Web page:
North Carolina ranked as the top destination people were migrating to in 2007, according to United, followed by Nevada, Washington, D.C. and Oregon. Alabama, South Carolina, West Virginia, Wyoming, South Dakota, Arizona, and Tennessee also were popular destinations.

States in the Great Lakes region were among those that most people were packing up and leaving, with Michigan at the top of the list. North Dakota, New Jersey, New York, Indiana, Illinois, Pennsylvania and Ohio also were on the list of states from which residents were departing.

Bill Humphrey, senior vice president of Xonex Relocation Co., says he’s seeing more and more employees living in temporary housing when they move to a new town for a new job because they either can’t sell their homes or can’t afford to buy a new one.

Another problem he’s noticed is some workers who sell their homes still owe money because they took out a second or third mortgage on the property.

In any of these scenarios, Humphrey’s recommends that employees negotiate for relocation assistance from their employers. New hires can negotiate for temporary housing, lost home equity, a cost of living adjustment or even for help with a down payment on a new house.

Carson of Southern Polytechnic made sure a relocation package was part of her offer, and she used a big chunk of the money to scout out the area.

She’s optimistic her husband Christopher will find a job in the area soon because his background is in technology and there are a lot of opportunities in Atlanta.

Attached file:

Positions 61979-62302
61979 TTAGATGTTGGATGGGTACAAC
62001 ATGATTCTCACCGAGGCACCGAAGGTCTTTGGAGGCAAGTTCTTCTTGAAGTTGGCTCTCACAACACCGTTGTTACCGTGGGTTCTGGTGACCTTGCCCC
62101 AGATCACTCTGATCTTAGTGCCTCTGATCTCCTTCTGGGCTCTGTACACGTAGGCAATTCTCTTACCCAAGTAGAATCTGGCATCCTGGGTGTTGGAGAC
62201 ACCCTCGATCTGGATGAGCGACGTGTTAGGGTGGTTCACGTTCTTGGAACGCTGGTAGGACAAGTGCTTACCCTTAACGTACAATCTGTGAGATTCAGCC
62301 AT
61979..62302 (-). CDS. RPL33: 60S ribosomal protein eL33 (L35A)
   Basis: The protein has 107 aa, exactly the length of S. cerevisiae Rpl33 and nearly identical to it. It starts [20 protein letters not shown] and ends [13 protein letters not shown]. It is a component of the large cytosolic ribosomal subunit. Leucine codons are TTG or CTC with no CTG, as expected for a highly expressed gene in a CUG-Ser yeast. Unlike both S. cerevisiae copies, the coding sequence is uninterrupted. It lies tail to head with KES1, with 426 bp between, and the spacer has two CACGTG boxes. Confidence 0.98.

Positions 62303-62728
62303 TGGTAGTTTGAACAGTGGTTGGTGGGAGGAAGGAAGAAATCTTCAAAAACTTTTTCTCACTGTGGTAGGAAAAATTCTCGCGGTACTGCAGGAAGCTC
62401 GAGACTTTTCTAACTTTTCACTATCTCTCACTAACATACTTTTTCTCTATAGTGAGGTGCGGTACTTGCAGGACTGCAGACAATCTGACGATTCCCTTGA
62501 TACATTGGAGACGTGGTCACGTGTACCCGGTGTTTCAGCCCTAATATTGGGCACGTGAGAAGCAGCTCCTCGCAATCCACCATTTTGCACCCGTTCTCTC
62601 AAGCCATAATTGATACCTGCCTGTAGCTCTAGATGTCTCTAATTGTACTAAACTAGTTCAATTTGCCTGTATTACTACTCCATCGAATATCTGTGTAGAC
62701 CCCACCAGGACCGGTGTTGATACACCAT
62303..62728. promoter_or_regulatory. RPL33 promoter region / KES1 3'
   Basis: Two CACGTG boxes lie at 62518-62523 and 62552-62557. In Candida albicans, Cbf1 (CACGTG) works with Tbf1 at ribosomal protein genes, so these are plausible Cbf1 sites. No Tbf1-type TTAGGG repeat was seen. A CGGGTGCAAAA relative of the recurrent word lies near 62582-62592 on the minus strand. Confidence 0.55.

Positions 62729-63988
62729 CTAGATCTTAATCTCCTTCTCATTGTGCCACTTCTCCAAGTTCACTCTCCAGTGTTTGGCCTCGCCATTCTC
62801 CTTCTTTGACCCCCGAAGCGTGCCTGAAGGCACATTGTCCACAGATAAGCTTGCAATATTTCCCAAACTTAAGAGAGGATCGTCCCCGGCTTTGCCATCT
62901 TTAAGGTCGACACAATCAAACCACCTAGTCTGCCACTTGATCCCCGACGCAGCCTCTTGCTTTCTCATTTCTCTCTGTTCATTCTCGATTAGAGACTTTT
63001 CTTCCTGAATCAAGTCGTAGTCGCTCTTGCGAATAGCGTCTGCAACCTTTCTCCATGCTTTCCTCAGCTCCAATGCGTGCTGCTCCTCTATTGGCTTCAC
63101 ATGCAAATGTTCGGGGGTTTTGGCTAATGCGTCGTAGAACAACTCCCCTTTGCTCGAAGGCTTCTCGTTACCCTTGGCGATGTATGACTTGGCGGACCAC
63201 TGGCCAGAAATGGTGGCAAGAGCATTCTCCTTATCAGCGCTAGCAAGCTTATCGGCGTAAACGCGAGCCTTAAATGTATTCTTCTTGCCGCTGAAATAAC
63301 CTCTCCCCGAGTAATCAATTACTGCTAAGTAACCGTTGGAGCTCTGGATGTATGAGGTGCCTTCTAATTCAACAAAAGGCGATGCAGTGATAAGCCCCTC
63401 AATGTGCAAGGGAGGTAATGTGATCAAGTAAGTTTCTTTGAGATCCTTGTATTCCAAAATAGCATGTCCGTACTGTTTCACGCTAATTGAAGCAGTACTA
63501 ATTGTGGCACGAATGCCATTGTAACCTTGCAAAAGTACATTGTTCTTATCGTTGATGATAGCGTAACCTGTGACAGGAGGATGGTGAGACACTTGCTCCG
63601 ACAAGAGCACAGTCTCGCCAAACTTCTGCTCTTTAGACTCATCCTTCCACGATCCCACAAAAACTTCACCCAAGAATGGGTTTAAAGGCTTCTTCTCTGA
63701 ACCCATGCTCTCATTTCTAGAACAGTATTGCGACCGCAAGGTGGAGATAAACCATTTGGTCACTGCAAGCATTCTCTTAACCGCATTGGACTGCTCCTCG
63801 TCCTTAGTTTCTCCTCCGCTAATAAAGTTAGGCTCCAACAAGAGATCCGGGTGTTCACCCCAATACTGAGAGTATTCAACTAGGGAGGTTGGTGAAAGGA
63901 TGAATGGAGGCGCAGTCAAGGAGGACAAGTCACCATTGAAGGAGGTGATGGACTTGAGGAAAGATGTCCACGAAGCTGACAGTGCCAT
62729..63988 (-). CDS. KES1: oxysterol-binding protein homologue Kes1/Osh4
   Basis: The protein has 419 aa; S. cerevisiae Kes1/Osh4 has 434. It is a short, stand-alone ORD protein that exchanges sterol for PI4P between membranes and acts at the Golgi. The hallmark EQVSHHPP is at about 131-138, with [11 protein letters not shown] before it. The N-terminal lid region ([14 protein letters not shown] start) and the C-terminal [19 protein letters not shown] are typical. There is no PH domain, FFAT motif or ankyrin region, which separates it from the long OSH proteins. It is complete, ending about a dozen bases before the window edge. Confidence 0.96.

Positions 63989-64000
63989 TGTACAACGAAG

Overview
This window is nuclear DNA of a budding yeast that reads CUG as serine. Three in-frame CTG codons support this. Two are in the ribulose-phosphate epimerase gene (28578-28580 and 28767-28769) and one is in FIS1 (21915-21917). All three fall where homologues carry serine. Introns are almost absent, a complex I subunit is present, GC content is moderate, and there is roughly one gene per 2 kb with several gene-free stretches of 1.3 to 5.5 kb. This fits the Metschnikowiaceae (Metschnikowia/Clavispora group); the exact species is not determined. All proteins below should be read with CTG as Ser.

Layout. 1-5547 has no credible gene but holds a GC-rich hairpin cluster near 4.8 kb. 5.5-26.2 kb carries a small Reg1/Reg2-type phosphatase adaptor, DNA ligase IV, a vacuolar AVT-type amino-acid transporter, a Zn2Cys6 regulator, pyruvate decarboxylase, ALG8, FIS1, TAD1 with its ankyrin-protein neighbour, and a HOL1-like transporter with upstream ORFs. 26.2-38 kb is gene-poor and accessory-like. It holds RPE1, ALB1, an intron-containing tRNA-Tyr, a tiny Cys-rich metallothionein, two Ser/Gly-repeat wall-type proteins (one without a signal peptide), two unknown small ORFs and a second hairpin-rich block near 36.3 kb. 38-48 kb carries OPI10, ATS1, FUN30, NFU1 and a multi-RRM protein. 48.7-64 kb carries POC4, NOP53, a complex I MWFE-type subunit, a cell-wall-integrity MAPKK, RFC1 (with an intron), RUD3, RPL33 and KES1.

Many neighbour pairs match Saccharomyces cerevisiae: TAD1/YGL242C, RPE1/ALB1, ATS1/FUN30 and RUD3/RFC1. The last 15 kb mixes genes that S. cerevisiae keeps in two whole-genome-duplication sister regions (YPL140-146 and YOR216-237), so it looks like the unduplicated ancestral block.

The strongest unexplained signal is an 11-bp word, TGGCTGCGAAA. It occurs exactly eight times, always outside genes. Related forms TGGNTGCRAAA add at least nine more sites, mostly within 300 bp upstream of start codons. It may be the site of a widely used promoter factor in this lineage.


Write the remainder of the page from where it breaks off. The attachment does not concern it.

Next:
“Right now, we see each other a couple of times a month,” she says. “It’s working for us.”

Yumi Choe and her husband Dan Jones, who both live in Athens, Ohio, want to relocate but haven’t quite decided on where.

Choe recently lost her purchasing job and has been unable to find work, and Jones is employed but not in academia, which is his goal given that he just completed his Ph.D. and is qualified to teach college-level film, art history and English.

“We've always been frugal, though, and have a six-month savings cushion in the bank that allows us a little bit of flexibility,” Choe says. “But the economy here is especially grim, and I am unlikely to find another position that will pay anywhere near my former salary. Thus, my husband and I are contemplating moving to another city or another state entirely.”

The couple, who don’t own a home or have children, have heard great things about Baltimore and Denver, but beyond that they don’t know how to decide on a new town.

Dan Deren, a career consultant and founder of LifeBoat Group, suggests asking yourself: “Where do I want to live? What do I want to do?”

You’ll need to spend time in the area you’re considering, he adds — a long weekend at least to drive around and get a feel for the place. And set up informational meetings with employers and the chamber of commerce, not for a particular job but to scope out opportunities.

He also advises people to read articles in magazines such as Money or Kiplinger’s and check out Web sites about the best places to live. You might want to investigate the cost of living, schools, quality of life, etc.

“You should marry where you’d like to live with where you can afford,” he says. “And don’t be afraid. Go with a sense of enthusiasm and adventure.”